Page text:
By Gene Phelps
BLUE MOUNTAIN – Dontae Knox has already accomplished one goal – being accepted to the University of Notre Dame for the 2014-15 school year.
Next up, Blue Mountain’s senior point guard plans to be a part of the school’s varsity athletics program in some capacity, starting with the men’s basketball team.
“I’m going to tryouts for the team,” he said. “If I don’t make it, I’d like to become a part of the team in some way … as a manager, a videographer.”
Knox applied for academic scholarships at a number of schools, including Dartmouth and Vanderbilt, but he was sold on Notre Dame after attending a 10-day summit on Sciences, Ethics and Responsibilities on the campus in South Bend, Ind.
“The campus was great,” he said. “I liked the gothic architecture, the Grotto. Everybody there had the Notre Dame spirit.
“They want you to find your own view, your own perspective. They want you to come up with your own questions and find an answer for them.”
Knox, a Southern Baptist, said the Catholic university appealed to his strong Christian beliefs.
“Dontae loves the Lord and seeks his guidance,” Blue Mountain coach David Mason said. “He’s willing to be a servant-leader. He doesn’t expect anything at all for what he does. The Bible says the first shall be last.”
On the basketball court, Knox runs the point for two of Northeast Mississippi’s top shooting guards – Ismael Ruedas and Jacob Girley.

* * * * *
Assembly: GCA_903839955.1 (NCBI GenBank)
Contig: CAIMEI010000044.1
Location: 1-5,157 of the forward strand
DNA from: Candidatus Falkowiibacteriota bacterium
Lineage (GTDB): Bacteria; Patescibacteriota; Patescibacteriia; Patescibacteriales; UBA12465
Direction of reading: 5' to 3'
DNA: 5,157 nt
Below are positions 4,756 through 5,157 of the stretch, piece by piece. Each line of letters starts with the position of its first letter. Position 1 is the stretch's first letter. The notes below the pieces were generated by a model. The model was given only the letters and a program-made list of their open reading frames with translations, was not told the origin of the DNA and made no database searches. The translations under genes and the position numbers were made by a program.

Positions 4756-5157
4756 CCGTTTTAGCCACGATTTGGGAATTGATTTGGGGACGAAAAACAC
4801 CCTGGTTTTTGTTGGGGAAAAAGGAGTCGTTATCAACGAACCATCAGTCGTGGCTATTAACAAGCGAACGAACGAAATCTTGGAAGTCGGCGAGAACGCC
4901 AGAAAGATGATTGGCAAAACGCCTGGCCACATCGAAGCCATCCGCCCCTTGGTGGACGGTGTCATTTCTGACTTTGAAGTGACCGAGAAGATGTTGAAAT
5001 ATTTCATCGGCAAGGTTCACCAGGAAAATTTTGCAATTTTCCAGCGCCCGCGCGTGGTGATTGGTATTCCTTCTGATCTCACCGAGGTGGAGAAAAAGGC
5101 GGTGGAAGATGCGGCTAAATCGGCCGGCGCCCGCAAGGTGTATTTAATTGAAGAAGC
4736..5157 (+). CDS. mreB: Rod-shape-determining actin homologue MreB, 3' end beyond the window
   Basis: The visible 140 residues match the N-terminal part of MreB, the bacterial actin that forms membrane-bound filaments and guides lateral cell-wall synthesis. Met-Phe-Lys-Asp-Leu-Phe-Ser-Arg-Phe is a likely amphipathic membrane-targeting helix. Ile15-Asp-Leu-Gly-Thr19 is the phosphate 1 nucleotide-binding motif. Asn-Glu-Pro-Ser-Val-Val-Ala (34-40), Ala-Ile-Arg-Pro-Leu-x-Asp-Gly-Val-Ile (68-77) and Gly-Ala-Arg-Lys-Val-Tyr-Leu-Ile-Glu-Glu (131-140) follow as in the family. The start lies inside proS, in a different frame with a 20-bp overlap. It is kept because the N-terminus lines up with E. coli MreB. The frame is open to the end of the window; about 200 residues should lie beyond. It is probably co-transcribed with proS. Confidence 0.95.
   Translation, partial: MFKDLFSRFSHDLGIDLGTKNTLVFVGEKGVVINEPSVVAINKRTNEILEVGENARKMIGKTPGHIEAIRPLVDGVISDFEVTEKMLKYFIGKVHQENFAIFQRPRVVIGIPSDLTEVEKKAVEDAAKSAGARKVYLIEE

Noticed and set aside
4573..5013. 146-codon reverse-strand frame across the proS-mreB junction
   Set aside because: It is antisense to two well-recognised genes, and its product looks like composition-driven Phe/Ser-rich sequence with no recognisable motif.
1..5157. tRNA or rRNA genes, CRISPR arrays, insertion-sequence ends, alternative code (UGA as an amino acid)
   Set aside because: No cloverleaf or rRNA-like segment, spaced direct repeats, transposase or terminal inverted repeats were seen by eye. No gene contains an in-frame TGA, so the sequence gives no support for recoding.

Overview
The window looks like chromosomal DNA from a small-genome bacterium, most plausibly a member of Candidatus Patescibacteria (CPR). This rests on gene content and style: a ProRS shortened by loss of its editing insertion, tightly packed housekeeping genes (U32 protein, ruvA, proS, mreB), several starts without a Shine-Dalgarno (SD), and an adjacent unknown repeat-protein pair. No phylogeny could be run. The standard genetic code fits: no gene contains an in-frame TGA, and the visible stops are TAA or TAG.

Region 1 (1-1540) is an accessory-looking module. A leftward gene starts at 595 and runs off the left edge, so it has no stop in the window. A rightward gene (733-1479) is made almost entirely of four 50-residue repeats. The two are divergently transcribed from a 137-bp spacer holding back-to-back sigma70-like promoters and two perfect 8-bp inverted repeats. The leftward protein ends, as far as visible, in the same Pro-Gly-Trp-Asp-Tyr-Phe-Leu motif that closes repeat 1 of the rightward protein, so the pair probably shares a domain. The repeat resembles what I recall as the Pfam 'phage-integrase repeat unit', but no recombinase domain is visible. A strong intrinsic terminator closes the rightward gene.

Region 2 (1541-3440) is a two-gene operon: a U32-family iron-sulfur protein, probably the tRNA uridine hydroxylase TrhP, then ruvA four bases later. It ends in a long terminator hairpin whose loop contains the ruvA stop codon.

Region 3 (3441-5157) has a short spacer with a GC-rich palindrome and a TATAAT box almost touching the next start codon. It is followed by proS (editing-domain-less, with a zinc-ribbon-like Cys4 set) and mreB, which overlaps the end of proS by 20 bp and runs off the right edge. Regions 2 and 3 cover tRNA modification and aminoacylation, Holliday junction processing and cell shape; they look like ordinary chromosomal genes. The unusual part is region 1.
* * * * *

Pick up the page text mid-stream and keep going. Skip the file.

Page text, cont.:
“I like giving assists and they like scoring,” Knox said, then smiled.
Mason occasionally gets upset with Knox for being so unselfish.
“We played a game this season and he gave up three of four opportunities. I thought his lack of selfishness was hurting us,” the coach said.
At practice the next day, Knox was tasked with shooting 10 3-pointers. For every miss, his teammates had to run. “He didn’t like it at all,” Mason said.
Knox, who connected on 7-of-10, laughed when he recalled the session. “I learned the hard way,” he said. “It killed me on the inside, but my teammates encouraged me.”
Knox plans to major in math, then maybe go into the medical field. If that doesn’t work, he wants to teach and coach. He has a headstart on the coaching profession, Mason says.
“Dontae thinks like a coach when he’s on the floor,” he said. “He’s a leader.”